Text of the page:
As our #InvestinSocialWork campaign continues to gain momentum at the Capitol, we are facing continued, if not increased, opposition to halt our efforts to end the licensure exemption that allows seven state agencies to hire unlicensed employees to perform mental health services – including diagnosis and treatment of (serious) mental illness – and to request a substantial state investment into the social work profession.
To that end, we want to address some concerns that have been raised over the 14 years we have been advocating for an end to the exemption:
- Myth: NASW-NYS wants to restrict access to care.
False. What we are looking to restrict is the number of diagnoses and treatments provided by unlicensed mental health providers.
- Myth: NASW-NYS wants to delay care (inadvertently deny care).
False. At the core of the Social Work Investment Initiative is improving the quality of mental health care for all New Yorkers by ensuring access to a licensed mental health provider. While the exemption is in place, agencies cannot guarantee that individuals will receive services from a person licensed to provide certain services, such as diagnosis.Therefore, if you access services through one of the exempt agencies, you *may* see a licensed provider or you may see someone with no more than a high school diploma with some on-the-job training. NASW-NYS is seeking to put the equity back in NY’s mental health system. If we want to talk about delay to care, let’s talk about the delay in fully implementing the 2002 social work licensing law. In 2002, The NYS Legislature declared licensure would help ensure quality care for New Yorkers, and yet the exemption extended to state agencies flies in the face of that intent. To date, the state has had 14 years to come into compliance.
- Myth: NASW-NYS is seeking an exclusive authorization of only one of the many licensed mental health professions.
False. The licensure exemption impacts ALL mental health professionals licensed in New York State.
- Myth: Other licensed professionals and family peer specialists are available and are well-trained and have experience.
We recognize the importance of other licensed professionals and family peer specialists in the continuum of care and there are many tasks they are qualified to do. But let’s remember that NYS has some of the most stringent licensing requirements and professional standards for social work in the country: a two-year master’s degree education, 2000 supervised hours of diagnosis and treatment in the field, and a nationwide standardized test – all of which cannot be substituted by “on the job training”. Licensure signifies the provider has gone through statutorily designated education, experience, and examination in the diagnosis and treatment of mental illness (increasing the likelihood of an accurate diagnosis). No matter the quality controls, unlicensed individuals cannot accurately diagnose and develop an accurate treatment plan for serious mental illness.
Here’s what you can do: Join us on Tuesday, February 6 for our next Social Work Investment Initiative Call-In Day and share the following call-in information widely!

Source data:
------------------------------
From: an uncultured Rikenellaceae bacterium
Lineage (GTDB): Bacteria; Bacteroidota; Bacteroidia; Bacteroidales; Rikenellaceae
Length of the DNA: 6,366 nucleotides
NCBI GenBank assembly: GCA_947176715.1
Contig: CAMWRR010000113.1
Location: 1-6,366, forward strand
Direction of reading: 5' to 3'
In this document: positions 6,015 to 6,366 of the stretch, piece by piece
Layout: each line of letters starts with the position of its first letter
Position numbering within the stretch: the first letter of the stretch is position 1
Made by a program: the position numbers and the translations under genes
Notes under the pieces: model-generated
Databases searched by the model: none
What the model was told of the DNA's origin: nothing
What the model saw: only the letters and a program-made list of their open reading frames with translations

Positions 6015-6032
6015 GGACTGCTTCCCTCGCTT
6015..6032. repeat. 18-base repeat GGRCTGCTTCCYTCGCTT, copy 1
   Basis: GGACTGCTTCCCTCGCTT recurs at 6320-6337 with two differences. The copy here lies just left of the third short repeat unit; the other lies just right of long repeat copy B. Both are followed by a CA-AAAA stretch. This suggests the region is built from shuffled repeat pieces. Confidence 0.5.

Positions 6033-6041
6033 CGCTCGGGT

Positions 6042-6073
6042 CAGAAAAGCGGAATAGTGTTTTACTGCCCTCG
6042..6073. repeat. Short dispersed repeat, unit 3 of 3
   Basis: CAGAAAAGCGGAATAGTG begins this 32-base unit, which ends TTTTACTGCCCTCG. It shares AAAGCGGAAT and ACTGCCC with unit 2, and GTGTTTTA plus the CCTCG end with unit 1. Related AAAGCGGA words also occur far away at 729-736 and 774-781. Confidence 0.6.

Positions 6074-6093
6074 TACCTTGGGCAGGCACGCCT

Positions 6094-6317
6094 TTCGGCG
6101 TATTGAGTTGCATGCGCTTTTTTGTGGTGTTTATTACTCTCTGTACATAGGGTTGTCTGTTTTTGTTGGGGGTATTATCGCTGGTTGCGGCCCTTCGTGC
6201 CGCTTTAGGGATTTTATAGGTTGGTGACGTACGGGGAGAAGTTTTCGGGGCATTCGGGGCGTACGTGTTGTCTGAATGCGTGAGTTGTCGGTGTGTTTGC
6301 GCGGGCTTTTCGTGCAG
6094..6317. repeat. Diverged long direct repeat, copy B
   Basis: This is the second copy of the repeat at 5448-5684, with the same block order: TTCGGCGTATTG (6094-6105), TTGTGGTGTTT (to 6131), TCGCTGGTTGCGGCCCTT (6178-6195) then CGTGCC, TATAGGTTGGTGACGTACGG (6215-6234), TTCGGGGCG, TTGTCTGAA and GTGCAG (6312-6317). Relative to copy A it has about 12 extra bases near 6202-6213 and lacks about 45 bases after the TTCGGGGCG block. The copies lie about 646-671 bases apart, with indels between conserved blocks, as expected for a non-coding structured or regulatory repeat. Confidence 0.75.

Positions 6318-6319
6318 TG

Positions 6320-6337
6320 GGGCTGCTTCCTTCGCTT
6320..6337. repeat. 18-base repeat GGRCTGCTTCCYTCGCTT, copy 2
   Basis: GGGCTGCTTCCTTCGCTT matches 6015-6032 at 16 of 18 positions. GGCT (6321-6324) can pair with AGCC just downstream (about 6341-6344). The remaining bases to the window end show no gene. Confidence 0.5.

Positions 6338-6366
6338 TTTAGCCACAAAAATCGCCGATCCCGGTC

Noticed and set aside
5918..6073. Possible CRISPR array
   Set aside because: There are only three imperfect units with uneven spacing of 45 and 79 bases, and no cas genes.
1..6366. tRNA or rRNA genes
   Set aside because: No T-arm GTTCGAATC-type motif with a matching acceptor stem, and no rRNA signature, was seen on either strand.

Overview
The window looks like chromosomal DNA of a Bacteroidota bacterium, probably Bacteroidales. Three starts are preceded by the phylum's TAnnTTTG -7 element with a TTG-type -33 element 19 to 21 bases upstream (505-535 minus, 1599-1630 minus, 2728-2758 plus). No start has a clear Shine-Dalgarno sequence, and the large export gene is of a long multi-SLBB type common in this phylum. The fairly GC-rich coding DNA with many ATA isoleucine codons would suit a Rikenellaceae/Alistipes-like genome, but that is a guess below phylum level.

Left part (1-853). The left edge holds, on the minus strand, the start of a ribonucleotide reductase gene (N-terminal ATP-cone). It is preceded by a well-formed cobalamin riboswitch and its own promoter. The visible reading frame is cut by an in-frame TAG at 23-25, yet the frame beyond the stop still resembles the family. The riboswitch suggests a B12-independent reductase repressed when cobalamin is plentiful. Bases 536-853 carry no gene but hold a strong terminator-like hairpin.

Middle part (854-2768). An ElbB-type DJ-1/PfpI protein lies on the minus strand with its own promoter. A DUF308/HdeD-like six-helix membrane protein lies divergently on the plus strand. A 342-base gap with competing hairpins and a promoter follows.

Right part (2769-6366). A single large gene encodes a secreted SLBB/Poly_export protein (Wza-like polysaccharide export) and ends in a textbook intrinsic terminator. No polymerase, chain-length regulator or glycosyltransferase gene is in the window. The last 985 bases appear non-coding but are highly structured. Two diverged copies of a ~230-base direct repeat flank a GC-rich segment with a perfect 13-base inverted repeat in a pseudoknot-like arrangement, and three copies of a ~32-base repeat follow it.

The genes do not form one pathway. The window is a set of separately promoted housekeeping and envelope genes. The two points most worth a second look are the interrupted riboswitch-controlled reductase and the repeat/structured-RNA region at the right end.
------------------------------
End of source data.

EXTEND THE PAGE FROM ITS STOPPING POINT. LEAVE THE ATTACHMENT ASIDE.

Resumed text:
What are we asking?
We are asking New York State legislators to end the licensure exemption that allows seven state agencies to hire non-licensed providers and vote in favor of the Social Work Investment Initiative.
Where can I find more information about the Call-In Day?
- Social Work Investment Initiative Call-In Day (Feb 6) webpage that includes your sample script, how to find your legislators, and more.
- You can RSVP to and/or share the Facebook Calendar event: Social Work Investment Initiative Call-In Day (February 6)
What other information can you provide me?
- Currently, agencies have until July 1, 2018, to come into compliance with the 2002 social work licensing laws. Our job is to ensure the exemption ends this year and no more extensions are given to the state agencies.
- Visit www.naswnys.org/invest for more information and resources to assist you with your advocacy.
- We also encourage you to take time to read the Social Work Investment Initiative Advocacy Toolkit (free to download!) for resources and information on how you can take charge of advocating for your profession. The toolkit provides samples of writing a letter to the editor, building awareness through your social media platforms, or writing a piece on the licensure exemption, like the one Marcia Schwartzman Levy, NASW-NYS member, wrote: A Minute with… Marcia Schwartzman Levy.
- Call your legislator anytime! We may have designated call-in days, but that does not mean you cannot pick up the phone today and call your legislator’s office.
This exemption renders the professional standards moot – rendering YOUR license moot. But together, we can stop this from happening. Let’s get the state to end the exemption and #InvestinSocialWork.
In December 2017, NASW-NYS launched the #InvestinSocialWork campaign, a public awareness and advocacy campaign that seeks to end the licensure exemption and implement the Social Work Investment Initiative. We are counting on our members to join in our advocacy efforts. For more information about our campaign, visit www.naswnys.org/invest